I am in a hotel in Dubrovnik and this is a photo of the lift I used on arrival. Sorry about a very bad pun, but it’s been in my head the whole time I have been here, My claim to fame is that I was in Schindler’s Lift!
Glad that’s over with so let’s move on. I am indeed in Dubrovnik some 200+ miles from my last stop and probably the best known location in Croatia. In modern times, it came to international recognition in 1991/2 with the break-up of Yugoslavia. Croatia declared independence from Yugoslavia and reverted to an independent nation in its own right as it had been from around 10th Century, until the second World War. The conflict was officially between the Croats and the Yugoslav army led primarily by the Serbians. The army at that stage included Bosnian and Montenegrins, as well as Serbian troops, but both Bosnia and Montenegro went on to declare independence themselves.
First references to Dubrovnik were around 200AD when it was a fortified Roman camp. It was part of the Roman Byzantine empire until it declared independence which then lasted up until 1808 when it was caught up in Napoleans wars. Evidently the ‘head honcho’ was called the Rector, although I thought if it started in Roman times that might be the Rectum! Hey ho, I’ll be gone by the time this gets published.
Anyway, today it is a very tourist charming site with an interesting historic town. The old walls can be walked giving an excellent view of the city inside the walls, as well as the coastal panorama outside. Its’ history determines that it was a very progressive city with health car available in the 13th century, a sewage system in the 14th century (probably very similar to Thames Water’s system today) and running water in the 15th century (hopefully Thames Water will get there soon).
If you like the classic tourist centre holiday, with an ‘old town’ and a sunny beach then Dubrovnik should make a refreshing change. Speaking to the residents of Croatia more generally, I found a certain sadness about the population. The older generation that lived through the conflict of 1991/2 don’t like to talk about it and say it is history we must move on. However, there demenour says they can’t totally let go. The younger generation respect their parents feelings but want to progress. Over half a million residents, out of a population of around 3.2million, have left Croatia to find another path, and for me that is sad.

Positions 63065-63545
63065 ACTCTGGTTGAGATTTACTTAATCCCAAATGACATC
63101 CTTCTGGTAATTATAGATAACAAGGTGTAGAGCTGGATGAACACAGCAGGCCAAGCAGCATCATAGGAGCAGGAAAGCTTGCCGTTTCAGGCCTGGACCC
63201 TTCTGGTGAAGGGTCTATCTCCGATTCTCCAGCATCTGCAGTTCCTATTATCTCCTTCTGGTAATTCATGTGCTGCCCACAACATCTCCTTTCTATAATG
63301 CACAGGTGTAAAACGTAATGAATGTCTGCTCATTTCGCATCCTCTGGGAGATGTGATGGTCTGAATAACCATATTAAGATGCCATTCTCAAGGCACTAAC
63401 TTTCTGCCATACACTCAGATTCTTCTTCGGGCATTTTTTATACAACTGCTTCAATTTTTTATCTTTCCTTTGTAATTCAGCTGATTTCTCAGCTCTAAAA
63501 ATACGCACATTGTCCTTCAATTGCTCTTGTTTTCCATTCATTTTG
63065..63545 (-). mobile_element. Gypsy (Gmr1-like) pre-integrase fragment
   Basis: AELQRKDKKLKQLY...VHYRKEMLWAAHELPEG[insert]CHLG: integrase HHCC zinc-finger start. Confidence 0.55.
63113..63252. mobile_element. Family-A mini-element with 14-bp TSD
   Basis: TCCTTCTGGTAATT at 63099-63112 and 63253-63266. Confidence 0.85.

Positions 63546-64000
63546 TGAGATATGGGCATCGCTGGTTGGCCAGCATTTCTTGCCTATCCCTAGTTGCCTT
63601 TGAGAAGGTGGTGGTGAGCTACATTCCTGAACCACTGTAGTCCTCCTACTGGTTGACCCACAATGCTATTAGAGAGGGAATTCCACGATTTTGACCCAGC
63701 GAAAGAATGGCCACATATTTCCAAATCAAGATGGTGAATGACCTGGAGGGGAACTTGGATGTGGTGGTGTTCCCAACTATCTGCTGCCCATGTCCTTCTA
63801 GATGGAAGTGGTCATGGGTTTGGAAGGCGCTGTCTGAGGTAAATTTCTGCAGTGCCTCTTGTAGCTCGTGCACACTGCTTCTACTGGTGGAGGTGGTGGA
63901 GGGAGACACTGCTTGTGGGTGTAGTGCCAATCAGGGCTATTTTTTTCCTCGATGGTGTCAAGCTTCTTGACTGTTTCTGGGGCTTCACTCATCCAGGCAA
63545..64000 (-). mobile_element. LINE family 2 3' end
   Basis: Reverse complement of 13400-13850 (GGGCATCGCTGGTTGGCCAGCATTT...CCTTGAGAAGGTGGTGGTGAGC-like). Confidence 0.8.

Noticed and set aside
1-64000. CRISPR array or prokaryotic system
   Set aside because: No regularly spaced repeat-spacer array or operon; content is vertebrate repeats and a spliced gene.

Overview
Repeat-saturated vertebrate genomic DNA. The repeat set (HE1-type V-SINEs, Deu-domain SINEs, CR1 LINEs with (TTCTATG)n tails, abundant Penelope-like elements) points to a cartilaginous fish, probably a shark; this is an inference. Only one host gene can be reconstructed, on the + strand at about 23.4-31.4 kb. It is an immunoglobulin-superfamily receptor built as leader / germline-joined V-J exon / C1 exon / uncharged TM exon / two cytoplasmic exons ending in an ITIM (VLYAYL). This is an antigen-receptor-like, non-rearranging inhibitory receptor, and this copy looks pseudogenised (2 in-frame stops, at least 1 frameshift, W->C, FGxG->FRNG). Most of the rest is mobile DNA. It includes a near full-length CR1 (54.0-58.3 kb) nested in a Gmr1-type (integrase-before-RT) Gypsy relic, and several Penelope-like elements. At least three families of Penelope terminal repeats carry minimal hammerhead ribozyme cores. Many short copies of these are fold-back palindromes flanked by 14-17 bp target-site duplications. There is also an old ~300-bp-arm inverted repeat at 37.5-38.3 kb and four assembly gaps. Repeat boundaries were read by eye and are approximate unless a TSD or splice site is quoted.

The temperatures each day are still hovering in the low thirties degree centegrade and tomorrow, when we move on, are set to rise a little, to around 37/8C. Fortunately, the next country to explore is only 70/80miles away and so Bridget and I should both be alright for that. I have no delusions however, that I am getting to old to drive for eight hours a day in this level of heat. We have only been on the road for three weeks and I’m starting to wilt already.
For those that are interested in seeing some of the driving bits, I am still recording each stage and posting them on YouTube. If you go to that site and enter a search for “Roy Locock Channel”, you should find a number of videos. Also, anyone wondering where the JustGiving page is for my Save the Children fund, please look in the sidebar of this page and just click on it. Their plight is desperate.